"O L-RD, Who are my power and my strength and my refuge in the day of trouble, to You nations will come from the ends of the earth and say, 'Only lies have our fathers handed down to us, emptiness in which there is nothing of any avail! Can a man make gods for himself, and they are no gods? 'Therefore, behold I let them know; at this time I will let them know My power and My might, and they shall know that My Name is the L-RD".
Jeremiah 16:19-21

By Sophiee – Messiah-Truth

There are many possibilities about how these words have become so mangled in translation. Some were translated first into Greek which didn’t fully capture the Hebrew meaning. (Almah / young woman in Hebrew and Parthenos / girl under 14 in Greek which came to mean virgin) to the word “virgin” in the King James in Isaiah 7 (for example).

Yet even the Greek in this instance did NOT mean virgin originally.

So there are a few possibilities as to why so many words are totally misused (e.g., sin, satan, virgin, angel, etc.).

1. Ignorance. The original translators didn’t really know and their “best guesses” weren’t very good. The mistakes got repeated generation after generation.

2. Malice aforethought — even though Isaiah 7 doesn’t speak of virgins (for example) they said that it did knowing full well that it didn’t to re-enforce the pagan idea of a virgin birth of a god (pretty common in pagan times).

3. Words change meaning over time. As I mentioned, parthenos didn’t always mean virgin, so the original use in translations may have been thought to speak of young girls but as the word evolved to mean virgin the actual original meaning was lost. This is also true of the use of the word “lucifer” in Isaiah 14. That is a Latin word (not Greek or Hebrew).

Another example of words changing meaning over time and most people never knowing what they originally meant is found in the word “lucifer.” In Isaiah 14 most translators use the Latin word “lucifer” which was an early name for Ven-us (the planet and goddess). Some Hebrew (and even some modern Xian) translations use “morning star.”

The use of the word “lucifer” isn’t found in early Chrstian translations of Isaiah 14. It shows up in the 4th century CE (common era).

So there is no “lucifer” aka devil aka satan in Isaiah 14. Yet many people think that lucifer is the name of the Chrstian devil and is found in Isaiah 14 — and it all stems from a translation of Hel-el in the Hebrew to a Latin word which then came to be left as Latin and thought to be a name.

Lucifer is a Latin word for a Hebrew word (Hel-l) which means “son of the morning” — this explains why some people translate it as morning star, because Hel-el was a pagan god who was the god of the morning star. The prophet Isaiah is simply stating the the false G-d of Babylon fell when Babylon the country fell, yet thanks to mistranslations this has been lost to most readers.

The word Hel-el (translated by the KJV and others as lucifer) comes from Isaiah 14 and is about the King of Babylon and speaks of his fall.

The Babylonians (and Canaanites) had a god named Hel-el who was the god of the morning star and his father was Sha-har, god of the dawn. So Isaiah is saying that with the fall of the King of Babylon so falls his false gods Hel-el and Sha-har.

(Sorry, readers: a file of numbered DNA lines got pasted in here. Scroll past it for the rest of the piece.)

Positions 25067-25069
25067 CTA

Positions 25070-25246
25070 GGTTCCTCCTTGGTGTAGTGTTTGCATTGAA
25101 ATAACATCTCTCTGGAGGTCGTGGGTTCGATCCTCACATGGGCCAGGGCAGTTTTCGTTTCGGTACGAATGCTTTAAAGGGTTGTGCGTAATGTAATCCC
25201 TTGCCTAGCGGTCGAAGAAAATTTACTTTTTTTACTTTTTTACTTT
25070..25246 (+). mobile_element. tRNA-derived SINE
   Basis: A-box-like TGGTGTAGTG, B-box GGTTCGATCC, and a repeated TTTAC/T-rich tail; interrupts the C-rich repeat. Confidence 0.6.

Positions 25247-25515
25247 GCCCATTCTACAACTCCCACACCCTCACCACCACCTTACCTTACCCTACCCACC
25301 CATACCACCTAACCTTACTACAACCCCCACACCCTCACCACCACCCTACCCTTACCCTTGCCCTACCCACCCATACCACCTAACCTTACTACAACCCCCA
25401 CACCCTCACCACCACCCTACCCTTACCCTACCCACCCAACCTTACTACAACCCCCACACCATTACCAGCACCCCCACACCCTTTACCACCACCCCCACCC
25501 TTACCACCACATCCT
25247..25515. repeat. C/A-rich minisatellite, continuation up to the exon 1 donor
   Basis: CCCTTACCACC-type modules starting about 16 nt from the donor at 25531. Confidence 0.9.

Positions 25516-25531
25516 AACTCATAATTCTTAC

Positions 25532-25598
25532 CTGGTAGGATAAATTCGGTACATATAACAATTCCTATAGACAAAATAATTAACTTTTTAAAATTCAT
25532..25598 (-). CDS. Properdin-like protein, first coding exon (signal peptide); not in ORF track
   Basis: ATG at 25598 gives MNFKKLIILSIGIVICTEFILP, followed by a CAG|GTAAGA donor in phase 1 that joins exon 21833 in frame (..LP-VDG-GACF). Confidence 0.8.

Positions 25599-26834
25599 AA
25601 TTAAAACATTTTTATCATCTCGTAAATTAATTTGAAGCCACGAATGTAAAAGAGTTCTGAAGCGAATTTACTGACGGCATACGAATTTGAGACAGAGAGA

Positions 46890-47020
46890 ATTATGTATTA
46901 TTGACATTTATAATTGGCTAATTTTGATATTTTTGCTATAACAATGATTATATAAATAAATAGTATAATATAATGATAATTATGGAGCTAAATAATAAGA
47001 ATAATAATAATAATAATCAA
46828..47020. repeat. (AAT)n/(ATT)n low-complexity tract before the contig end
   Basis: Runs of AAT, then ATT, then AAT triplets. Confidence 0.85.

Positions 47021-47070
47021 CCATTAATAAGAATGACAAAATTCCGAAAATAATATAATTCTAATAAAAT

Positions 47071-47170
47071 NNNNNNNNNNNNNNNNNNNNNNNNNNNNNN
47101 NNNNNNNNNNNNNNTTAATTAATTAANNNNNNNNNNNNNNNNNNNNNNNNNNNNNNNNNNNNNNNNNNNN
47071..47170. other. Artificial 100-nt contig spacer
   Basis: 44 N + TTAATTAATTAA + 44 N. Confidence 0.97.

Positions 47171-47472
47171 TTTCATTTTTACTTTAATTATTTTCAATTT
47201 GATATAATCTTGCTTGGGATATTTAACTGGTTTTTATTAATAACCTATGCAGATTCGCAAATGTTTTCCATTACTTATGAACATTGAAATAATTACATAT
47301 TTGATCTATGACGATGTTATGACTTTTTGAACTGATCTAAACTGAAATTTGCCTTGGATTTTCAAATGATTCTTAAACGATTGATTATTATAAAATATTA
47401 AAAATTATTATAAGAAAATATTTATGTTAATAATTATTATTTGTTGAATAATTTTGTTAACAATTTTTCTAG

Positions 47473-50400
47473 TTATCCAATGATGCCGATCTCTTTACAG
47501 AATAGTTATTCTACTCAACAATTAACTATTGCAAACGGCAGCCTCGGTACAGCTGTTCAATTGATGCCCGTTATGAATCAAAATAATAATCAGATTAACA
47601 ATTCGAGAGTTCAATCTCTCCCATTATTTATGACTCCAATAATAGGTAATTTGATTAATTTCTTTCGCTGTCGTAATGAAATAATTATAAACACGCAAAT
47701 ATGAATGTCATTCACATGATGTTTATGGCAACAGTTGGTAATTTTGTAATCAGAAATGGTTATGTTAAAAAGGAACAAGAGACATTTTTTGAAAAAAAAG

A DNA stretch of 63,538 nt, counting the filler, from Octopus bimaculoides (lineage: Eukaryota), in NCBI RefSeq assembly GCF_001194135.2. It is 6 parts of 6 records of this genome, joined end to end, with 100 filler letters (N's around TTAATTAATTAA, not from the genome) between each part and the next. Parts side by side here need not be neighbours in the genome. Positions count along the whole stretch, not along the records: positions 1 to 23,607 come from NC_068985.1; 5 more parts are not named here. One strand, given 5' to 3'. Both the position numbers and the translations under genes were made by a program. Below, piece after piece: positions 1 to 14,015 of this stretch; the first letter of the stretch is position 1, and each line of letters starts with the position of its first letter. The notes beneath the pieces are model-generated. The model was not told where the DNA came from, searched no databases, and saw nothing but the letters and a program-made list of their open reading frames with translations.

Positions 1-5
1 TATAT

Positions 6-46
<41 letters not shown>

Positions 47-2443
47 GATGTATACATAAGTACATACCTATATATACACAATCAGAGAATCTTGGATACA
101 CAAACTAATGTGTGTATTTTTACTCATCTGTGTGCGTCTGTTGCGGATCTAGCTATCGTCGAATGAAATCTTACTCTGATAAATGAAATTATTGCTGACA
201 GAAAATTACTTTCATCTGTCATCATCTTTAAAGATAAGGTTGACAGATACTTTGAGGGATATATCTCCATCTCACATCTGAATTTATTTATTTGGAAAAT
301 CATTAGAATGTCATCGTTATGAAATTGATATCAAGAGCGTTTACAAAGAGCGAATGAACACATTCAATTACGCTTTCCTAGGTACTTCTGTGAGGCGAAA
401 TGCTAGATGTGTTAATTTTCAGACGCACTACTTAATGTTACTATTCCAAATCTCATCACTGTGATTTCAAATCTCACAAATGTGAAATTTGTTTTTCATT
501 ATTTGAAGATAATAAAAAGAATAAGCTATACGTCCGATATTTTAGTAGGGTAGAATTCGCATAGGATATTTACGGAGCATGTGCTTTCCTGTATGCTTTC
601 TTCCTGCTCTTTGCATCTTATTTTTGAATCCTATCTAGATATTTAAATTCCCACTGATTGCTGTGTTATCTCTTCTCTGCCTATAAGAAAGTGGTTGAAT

In the 4th century CE someone translating Isaiah into Latin translated the word Hel-el into lucifer.

Quote:quomodo cecidisti de caelo lucifer qui mane oriebaris corruisti in terram qui vulnerabas gentes.

Why over time didn’t people translate this latin word (lucifer) either into English (son of the morning) or into Hebrew “Hel-el?” Got me.

Why did the KJV translators keep a latin word for “son of the morning?” Why didn’t they translate it into the English “son of the morning”? They probably didn’t even know about good old Hel-el the fake god which in turn the English would be “son of the morning.” So Lucifer isn’t a devil, it is the latin translation of a Canaanite / Babylonian god!

Funny, isn’t it?

The 4th century Xians translated Helel (Hebrew) into lucifer (latin) and then folks began to misinterpret lucifer as being a fallen angel. No such thing — Isaiah is speaking of false gods of the Babylonians “falling” because the kingdom was destroyed.

Again, was this done on purpose because Chrstians wanted to prove that “lucifer” the devil was mentioned in the Jewish bible when it wasn’t? Was it ignornace? Was it done with malice or ignorance? Don’t know. Don’t know that I care except that many have been misled and deceived as a result. . .

Back to my listing of why translators make so many basic mistakes that mislead the readers into a completely false understanding of very basic concepts — from virgin births to devils to sins. . .

4. Most languages don’t have a one for one correlation, but multiple words can be used. Thus how can one take an accidental mistake (a missing of a mark) and turn it into an evil willful sin? It could be a problem in translation or it could be laziness or it could be willful deception.

No translations are perfect, it’s true. As the Professor has pointed out Jews use translations sparingly and as an adjunct to the Hebrew not a replacement. Over time people become entrenched in their theology based on error and then write reams to explain that there falsities are true. The original mistakes may or may not have been innocent, but the long term ramifications have had amazingly negative connotations.

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